From JAMA, 3/28/2023, p. 1038.
"The rapidly developing appreciation of the importance of preventive medicine by the general public and by the medical profession has brought home to the medical school the problem of teaching disease prevention in its broadest sense....The practice of medicine has been changing for several years, and a steadily increasing trend in the direction of prevention, and earlier diagnosis and treatment.
....The old-style family physician, formerly the ideal example, is passing...he is the victim of human limitations...and cannot come back...medical science has become too technicially comprehensive."
Written by S.R. Hawthorn, Univ. Pittsburgh, 1923.
See also a book review in the WSJ, 4/3/2023, The new book is Dean & Talbot, “If I Betray These Words: Moral Injury in Medicine and Why It’s So Hard for Clinicians to Put Patients First,” the reviewer Dr. Rothstein quoting, "today’s physicians are “seeing more patients, in less time, with fewer support staff,” and are “required to use technology that interfere[s] with rather than facilitate[s] care.” As a result, our healers feel exhausted, cynical, alienated and ineffective.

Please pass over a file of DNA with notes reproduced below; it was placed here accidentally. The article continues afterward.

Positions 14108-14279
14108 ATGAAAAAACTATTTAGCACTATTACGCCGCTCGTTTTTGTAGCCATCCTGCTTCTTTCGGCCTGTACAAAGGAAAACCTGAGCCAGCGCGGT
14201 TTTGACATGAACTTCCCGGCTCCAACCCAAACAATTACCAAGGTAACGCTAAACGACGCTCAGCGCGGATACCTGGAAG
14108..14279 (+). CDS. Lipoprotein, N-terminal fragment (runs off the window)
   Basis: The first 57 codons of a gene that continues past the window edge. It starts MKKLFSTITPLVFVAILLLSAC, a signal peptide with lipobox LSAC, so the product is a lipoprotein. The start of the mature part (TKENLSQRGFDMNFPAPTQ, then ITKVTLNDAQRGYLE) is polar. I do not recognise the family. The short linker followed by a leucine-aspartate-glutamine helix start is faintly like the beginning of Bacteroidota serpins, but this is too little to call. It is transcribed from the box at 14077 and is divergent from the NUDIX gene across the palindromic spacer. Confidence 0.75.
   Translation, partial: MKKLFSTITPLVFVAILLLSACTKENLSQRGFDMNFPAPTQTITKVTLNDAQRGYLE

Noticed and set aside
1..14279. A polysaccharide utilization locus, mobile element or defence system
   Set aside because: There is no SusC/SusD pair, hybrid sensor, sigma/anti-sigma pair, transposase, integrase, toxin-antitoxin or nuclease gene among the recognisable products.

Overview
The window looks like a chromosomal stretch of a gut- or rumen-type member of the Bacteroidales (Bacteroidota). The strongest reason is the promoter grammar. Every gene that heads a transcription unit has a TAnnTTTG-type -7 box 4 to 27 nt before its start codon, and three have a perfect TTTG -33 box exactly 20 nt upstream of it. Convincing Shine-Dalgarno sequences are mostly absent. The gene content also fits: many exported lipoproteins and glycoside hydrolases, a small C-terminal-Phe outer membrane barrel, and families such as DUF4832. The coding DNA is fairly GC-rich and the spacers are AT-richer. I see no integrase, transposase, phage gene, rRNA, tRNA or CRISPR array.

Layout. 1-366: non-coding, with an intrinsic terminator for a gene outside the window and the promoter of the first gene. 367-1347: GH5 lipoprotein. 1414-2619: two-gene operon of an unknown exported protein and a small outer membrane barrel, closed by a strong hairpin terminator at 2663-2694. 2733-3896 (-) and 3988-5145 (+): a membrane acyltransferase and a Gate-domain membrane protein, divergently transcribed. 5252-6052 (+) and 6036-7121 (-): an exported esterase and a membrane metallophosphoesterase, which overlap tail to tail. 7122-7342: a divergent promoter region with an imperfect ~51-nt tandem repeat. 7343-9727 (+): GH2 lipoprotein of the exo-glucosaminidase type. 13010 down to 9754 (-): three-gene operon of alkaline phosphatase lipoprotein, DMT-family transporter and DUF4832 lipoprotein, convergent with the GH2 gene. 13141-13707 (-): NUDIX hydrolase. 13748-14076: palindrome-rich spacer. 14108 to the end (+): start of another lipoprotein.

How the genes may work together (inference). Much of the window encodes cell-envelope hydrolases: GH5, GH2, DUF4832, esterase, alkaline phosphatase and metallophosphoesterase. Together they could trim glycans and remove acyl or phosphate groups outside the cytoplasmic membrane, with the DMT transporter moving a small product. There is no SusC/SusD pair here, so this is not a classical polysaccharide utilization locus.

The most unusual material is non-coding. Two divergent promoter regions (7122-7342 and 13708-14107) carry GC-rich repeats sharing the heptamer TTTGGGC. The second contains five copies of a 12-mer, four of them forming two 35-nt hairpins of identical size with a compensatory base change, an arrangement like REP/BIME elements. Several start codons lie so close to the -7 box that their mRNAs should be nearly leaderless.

In part, the book discusses financial pressures as mentioned also by Hawthorn in 1923. Somewhere I have a book, The Doctors by Martin Gross, 1966, about how doctors of the 1950s and 1960s were only interested in Cadillacs and golf course memberships. So some themes are perenniel. I've also got a slide of quotes from middle-aged doctors of 1890s and 1920s saying this younger generation of doctors were only interested in technology. And of course, those young doctors of the 1920s became the eminent patient-centered doctors of the 1940s saying that unlike themselves, here's this new generation who are only interested in technology and testing. (The new Rothstein review has an 1894 quote on the interplay between doctors and hospital profits.)